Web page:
2114 RAM Test

The first test performed by the program is the 2114 RAM test. You should not proceed until your game board passes this test by jumping directly to the TITLE SCREEN at start- up.

Use the red reset button in the extreme upper right corner of the game board to force the program to reset.

At start-up, the program writes and reads each individual bit of memory in the bank of six 2114s located at 4k through 4R.

Specifically, it tests each bit in the following address ranges:

  • 0x4000-0x43FF : Video RAM (the 2114 RAMs at locations 4K & 4N)
  • 0x4400-0x47FF : Color RAM (the 2114 RAMs at locations 4L & 4P)
  • 0x4C00-0x4FF1 : Scratch Pad RAM (the 2114 RAMs at locations 4M & 4R)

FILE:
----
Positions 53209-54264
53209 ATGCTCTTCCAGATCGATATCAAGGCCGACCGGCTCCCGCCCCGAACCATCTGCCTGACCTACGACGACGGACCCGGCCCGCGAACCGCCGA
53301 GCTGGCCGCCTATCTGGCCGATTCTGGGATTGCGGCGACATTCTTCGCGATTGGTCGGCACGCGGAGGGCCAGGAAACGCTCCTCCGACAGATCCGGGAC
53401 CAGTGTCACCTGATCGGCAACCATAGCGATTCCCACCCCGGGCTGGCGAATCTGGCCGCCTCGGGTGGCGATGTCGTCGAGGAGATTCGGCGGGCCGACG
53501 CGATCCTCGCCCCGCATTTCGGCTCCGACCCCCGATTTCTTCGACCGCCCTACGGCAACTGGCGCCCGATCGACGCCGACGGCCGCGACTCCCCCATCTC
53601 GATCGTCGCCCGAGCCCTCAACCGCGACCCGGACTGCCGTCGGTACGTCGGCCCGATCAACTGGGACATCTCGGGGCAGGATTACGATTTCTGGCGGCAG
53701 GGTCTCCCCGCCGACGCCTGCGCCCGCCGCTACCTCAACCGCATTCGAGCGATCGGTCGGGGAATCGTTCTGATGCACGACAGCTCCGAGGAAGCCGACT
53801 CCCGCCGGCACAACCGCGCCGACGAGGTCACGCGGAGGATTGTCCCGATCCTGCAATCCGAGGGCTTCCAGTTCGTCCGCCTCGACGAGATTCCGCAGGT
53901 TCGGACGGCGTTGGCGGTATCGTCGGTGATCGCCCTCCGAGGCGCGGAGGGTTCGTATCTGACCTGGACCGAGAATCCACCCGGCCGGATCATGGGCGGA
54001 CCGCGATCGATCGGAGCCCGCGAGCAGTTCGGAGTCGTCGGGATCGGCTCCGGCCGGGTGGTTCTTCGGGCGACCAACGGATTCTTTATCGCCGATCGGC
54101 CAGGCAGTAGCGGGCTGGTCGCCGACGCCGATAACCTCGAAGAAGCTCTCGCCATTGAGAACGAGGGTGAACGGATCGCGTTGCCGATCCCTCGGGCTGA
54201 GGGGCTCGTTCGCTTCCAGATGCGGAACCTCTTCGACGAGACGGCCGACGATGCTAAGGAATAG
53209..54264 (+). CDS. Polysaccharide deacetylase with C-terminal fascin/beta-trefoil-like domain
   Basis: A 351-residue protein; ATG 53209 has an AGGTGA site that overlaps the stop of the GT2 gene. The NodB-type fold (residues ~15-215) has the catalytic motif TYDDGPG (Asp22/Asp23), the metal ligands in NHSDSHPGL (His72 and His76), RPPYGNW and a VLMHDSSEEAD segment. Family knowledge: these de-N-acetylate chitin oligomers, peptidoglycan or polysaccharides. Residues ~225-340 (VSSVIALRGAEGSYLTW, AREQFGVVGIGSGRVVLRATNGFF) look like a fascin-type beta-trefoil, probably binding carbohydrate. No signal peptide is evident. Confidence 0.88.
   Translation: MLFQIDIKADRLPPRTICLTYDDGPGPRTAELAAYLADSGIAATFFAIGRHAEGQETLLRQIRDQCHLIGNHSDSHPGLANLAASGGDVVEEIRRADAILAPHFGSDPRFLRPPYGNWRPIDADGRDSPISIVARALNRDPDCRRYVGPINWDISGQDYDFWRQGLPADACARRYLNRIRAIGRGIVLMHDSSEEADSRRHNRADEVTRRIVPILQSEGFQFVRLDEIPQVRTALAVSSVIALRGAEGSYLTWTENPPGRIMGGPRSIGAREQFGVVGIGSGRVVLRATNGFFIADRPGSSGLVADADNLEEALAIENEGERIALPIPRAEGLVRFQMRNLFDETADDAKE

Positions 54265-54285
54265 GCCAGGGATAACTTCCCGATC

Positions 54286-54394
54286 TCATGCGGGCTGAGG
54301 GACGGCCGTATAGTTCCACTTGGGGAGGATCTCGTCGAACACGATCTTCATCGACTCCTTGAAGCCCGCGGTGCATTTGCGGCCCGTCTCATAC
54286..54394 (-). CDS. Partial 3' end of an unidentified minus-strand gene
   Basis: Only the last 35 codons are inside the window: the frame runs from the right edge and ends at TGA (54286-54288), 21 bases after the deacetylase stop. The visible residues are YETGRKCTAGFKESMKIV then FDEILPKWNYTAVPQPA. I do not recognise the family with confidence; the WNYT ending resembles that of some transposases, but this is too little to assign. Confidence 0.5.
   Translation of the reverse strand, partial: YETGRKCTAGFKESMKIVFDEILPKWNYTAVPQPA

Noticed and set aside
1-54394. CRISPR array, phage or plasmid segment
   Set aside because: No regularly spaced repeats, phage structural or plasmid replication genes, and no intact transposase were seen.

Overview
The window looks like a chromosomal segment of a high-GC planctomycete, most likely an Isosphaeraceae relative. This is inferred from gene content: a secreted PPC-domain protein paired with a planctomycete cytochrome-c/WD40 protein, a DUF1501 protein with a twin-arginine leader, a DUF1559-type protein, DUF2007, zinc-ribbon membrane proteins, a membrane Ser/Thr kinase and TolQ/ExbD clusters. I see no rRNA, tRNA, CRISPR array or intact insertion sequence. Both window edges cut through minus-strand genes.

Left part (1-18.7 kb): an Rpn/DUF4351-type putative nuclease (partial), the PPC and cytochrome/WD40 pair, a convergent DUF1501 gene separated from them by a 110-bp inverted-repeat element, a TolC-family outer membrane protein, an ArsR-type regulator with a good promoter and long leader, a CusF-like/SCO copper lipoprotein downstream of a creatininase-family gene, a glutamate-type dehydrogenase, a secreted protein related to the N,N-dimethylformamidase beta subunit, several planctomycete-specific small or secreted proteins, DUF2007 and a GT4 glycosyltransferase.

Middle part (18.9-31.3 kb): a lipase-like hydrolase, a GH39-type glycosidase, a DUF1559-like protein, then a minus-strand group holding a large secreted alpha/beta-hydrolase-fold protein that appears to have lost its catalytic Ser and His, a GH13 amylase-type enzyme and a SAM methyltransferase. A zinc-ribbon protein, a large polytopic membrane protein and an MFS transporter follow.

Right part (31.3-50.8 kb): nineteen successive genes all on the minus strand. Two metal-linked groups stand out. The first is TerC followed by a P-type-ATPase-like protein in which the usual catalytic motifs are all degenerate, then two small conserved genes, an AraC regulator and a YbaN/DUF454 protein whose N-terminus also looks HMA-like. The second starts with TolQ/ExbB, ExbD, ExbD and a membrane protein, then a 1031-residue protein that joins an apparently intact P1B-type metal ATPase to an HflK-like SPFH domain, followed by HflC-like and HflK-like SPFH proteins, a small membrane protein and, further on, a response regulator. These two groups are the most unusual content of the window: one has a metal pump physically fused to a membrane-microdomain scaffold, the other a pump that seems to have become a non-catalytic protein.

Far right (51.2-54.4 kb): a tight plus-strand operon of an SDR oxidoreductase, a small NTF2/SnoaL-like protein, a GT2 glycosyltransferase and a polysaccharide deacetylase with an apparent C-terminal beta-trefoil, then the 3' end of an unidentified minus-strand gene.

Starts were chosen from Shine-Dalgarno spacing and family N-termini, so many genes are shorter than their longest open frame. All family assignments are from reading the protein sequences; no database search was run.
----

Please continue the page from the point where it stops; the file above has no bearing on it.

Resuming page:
If there is a discrepency (i.e., a RAM was found bad), the program will note this and display the following error screen:

Note that this unusual screen shot is indicating that ALL the RAMs are bad.

The values displayed (4K, 4L, 4M, 4N, 4P, or 4R) are the locations of the RAM chips on the circuit board the program found a problem with. The values DVR0 through DVR7 represent the data bus lines indicated on the schematic for the board. A “PASS” message indicates that there were no problems reading or writing on this data line; a “FAIL” message indicates one or more errors occurred during the RAM test. Swap known good chips with the ones listed as bad, reset the game, and see the results. There are several things to remember with this screen:

  • The program WILL NOT get past the “BOOT” message if all three RAM types (Scratch Pad, Video, and Color) have errors!